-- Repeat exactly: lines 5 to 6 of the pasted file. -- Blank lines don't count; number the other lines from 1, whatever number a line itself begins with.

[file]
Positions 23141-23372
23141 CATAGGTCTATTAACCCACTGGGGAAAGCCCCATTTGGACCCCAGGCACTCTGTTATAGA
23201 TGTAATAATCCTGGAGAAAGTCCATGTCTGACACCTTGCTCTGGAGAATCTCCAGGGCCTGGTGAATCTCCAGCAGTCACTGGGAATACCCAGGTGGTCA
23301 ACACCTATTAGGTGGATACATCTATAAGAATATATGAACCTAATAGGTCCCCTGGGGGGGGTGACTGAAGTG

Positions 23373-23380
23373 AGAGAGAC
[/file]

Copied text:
Positions 23373-23380
23373 AGAGAGAC